Whereas I accept there has been a bit of technical fudging to make the sensor look even more impressive, it is still a bit of a technical tour de force. This will be a very useful camera for wildlife photographers. If it can perform this well with a regular Sony zoom lens, think of the sort of low light video you could take by mounting a Leica f0.95 Noctilux on it or one of the specialist full frame movie ultra fast lenses. The Noctilux being three stops faster than the Sony zoom, would give an effective ISO equivalent to 3,276,800. This would mean being able to take video in conditions that previously would have required night vision equipment, taking green and black images. Wilson
For a film camera I understand going for an M6. Using an M (I have M4, M8, M9 and M240, all from new) is a great pleasure. However if I were a working street photographer, I might opt instead for a Zeiss Ikon. The viewfinder is just a little better than the M6 and the metal shutter, with its higher speeds allows more flexibility to use fast lenses wide open for shallow DOF in good light. It is still M mount.
However the Voigtlander 35/2.5 I would not even consider. My experience of CV lenses has been very poor with only one decent one out of 4 bought, including a very soft 35/2.5. As a working photographer, you need to be as close to 100% as possible, sure of your equipment. My choice every time therefore, would be the 35/2 ASPH Summicron. I don't have one, as I have a 35/1.4 ASPH Summilux but if I were a street photographer I would change. My chrome/brass 35/1.4 is too heavy for quick shots and the Summicron is easier to use and very compact. Nobody has a bad word for it.
40daystogo: I don't agree with this. I realise many brands are trying to modernize, but the "Carl Zeiss" name has a cachet of quality. I'd not pleased to see it go.
I totally agree. As the owner of 11 Carl Zeiss lenses from the 1930's through to 2012, I am sad that they decided to kill off poor old Carl. History should not be binned. Wilson
All money in the pockets of the PR industry and the printers for new headed paper.
It never fails to amaze me that the PR gonks still manage to persuade presumably clever and experienced board directors, that a small change in logo/name makes any real difference whatsoever, other than to the balance in the PR company's bank account.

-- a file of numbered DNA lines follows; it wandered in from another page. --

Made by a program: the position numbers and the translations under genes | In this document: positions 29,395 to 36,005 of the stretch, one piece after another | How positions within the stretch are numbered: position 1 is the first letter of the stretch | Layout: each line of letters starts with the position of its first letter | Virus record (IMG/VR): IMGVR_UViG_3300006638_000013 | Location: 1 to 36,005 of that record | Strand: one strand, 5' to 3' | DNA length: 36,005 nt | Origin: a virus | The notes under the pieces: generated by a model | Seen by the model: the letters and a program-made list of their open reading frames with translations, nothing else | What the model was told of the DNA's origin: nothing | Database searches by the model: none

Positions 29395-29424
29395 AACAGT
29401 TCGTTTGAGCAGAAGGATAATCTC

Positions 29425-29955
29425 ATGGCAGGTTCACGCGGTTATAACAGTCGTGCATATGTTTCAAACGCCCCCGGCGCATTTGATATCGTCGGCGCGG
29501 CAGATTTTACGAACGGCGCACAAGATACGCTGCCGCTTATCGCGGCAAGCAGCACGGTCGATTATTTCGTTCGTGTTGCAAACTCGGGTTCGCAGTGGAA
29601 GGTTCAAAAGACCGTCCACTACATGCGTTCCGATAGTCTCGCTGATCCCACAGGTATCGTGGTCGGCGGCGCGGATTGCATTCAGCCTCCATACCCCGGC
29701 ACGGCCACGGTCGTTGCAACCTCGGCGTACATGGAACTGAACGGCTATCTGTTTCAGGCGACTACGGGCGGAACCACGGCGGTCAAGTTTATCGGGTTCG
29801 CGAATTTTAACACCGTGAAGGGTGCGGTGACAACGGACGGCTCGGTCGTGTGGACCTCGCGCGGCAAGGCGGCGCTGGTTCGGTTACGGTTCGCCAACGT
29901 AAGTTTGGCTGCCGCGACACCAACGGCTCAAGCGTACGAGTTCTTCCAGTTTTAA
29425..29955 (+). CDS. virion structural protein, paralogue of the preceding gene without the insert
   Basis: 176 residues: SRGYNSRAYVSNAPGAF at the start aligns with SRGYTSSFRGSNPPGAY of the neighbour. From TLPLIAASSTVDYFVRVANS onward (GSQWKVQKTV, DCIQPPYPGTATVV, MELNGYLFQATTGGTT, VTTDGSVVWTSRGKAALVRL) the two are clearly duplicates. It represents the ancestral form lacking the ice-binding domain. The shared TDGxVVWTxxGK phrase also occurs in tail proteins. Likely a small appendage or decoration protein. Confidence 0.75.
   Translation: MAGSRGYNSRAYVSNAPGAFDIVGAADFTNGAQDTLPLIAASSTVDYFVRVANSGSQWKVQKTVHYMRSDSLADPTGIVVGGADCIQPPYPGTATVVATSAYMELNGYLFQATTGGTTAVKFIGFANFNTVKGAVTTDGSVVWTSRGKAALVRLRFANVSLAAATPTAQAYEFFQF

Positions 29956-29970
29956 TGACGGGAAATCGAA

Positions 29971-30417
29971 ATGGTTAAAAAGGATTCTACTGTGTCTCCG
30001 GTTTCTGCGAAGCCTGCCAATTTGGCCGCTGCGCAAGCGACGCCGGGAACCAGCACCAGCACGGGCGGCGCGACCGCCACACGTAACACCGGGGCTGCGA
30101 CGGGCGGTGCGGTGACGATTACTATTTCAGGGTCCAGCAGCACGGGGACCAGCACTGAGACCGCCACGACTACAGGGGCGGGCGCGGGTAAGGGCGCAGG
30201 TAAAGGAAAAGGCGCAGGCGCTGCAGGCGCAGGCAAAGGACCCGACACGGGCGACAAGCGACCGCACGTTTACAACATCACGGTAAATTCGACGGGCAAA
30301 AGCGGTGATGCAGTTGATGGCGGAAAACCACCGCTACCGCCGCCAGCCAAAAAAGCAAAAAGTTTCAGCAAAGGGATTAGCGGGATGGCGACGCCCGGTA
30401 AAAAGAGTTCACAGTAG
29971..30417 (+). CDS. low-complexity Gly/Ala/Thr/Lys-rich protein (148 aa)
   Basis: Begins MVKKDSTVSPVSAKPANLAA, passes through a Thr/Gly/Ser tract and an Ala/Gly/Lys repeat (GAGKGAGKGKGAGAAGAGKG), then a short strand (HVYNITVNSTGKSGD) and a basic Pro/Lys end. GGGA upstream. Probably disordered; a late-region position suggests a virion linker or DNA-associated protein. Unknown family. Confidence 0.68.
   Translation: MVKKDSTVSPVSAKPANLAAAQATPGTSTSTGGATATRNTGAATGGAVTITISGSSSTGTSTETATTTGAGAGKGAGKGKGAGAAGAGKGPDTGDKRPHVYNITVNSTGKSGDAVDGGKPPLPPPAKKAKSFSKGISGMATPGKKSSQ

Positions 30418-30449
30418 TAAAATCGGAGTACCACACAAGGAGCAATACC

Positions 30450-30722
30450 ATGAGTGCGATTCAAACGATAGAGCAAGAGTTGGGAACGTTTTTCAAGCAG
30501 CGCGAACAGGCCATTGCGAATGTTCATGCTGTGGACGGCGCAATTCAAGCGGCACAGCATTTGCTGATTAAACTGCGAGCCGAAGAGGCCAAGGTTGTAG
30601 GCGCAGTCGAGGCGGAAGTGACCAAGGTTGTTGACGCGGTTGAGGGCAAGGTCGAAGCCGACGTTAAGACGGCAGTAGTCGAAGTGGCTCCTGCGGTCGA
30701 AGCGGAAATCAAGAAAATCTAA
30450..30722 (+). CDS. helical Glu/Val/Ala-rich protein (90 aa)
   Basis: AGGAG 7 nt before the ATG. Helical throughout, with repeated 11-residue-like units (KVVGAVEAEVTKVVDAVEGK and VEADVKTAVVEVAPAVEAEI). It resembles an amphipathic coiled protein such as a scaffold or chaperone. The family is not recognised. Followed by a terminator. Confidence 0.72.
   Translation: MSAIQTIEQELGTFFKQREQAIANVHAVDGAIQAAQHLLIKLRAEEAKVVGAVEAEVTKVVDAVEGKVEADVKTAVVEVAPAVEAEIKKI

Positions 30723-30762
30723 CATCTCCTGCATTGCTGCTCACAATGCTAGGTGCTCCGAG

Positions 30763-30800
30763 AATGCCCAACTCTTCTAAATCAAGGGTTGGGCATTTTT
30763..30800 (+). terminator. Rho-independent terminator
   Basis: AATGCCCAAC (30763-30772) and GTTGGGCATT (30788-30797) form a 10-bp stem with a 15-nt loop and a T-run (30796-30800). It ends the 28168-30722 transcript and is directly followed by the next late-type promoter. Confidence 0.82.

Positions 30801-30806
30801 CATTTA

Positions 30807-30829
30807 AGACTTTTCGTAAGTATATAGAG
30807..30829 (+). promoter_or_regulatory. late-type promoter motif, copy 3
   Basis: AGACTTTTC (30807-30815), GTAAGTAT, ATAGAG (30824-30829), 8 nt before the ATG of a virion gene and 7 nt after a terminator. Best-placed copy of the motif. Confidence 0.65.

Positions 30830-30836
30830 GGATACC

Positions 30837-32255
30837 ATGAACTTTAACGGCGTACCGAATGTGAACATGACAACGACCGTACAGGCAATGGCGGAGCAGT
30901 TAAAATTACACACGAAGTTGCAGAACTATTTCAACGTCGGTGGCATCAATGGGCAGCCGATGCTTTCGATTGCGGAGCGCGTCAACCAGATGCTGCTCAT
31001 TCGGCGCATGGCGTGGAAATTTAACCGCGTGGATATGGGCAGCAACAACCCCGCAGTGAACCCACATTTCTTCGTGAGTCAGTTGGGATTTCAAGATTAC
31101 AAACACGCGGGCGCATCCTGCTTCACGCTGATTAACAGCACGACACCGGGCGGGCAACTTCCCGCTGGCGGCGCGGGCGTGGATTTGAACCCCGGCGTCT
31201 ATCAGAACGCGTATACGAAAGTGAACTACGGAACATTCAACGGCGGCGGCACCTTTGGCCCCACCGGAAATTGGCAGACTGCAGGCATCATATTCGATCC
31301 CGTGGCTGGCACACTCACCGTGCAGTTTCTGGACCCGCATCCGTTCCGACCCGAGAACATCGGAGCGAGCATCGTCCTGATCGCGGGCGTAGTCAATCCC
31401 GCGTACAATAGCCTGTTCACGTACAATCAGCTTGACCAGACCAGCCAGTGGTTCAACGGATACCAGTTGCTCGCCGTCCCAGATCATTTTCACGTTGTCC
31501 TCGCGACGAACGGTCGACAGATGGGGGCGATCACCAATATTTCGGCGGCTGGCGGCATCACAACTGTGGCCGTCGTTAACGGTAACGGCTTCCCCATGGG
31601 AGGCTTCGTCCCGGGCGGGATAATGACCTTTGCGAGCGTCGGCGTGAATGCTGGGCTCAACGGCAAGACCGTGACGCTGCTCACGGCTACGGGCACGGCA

You really want to go and shout at those directors "its the product that matters stupid!"
I guess some looney wunder-kid came up with that one. What an exceptionally stupid idea that is. Commercial suicide as well I would guess.
Surprised to see the lower resolution VF-3 on this camera rather than the VF-2. The P series normally uses the VF-2. Given that Epson have already announced the successor LCD from the VF-2, I would have expected to see a VF-4 on the EP-5.
Interesting that it should have a Sonnar lens, when Zeiss' own full frame 35mm f2 ZM (Leica fit) lens is a Biogon. Could it be that Sony only have the rights to make Sonnar and Tessar lenses, not Planar, Biogon and Distagon.
The whole thing sounds a bit like the Minox digital spy camera, which being a Minox enthusiast I bought. They are both silly toys and totally useless for taking photographs. 128 x 128 display - give me a break. Another few million dollars and a couple of years development and then introduce it to the market would have been more sensible. I am afraid they may have blown it by releasing prematurely.
I just hope the lenses are better than the rubbish fitted on the front of recent Kodak digital cameras, to which they put their name. Given their reputation for wonderful large format lenses, I was amazed they were prepared to risk their reputation on these awful plastic blobs.
This could have been a perfect replacement for my ageing small pocketable back up camera, a Ricoh GX200, except for one glaring omission. It does not have a mountable eye level viewfinder for use in bright sunlight or for stick in the muds like me, who hate using a camera at arms length. That means I will probably go for either the Nikon V1 or Canon G1-X, even though they are a bit on the large side.
I am a Leica enthusiast. I have used Leicas since the 1950's and currently a IIF, an M4 owned from new and M8 and M9 cameras. Will I buy the monochrome - no not interested. The images have the plasticy look of chromogenic film, which I don't like.
If I want B&W, I have more than enough film cameras to use or I can use my M9, where I can post process the colour RAW/DNG in CS6 to get the effect of filters. Having to screw filters on and off is IMHO one of the things that most gets in the way of creative RF style photography. I quite enjoy creative filters with DSLR and have a set of Cokin P filters but that is a different activity, usually on a tripod.
On the assumption that the M10 will have a lower noise CMOS sensor with maybe 28MP or more, I would guess that it will be difficult to tell a converted B&W from that camera from that made by an M9M.......and guess what guys - it takes colour as well.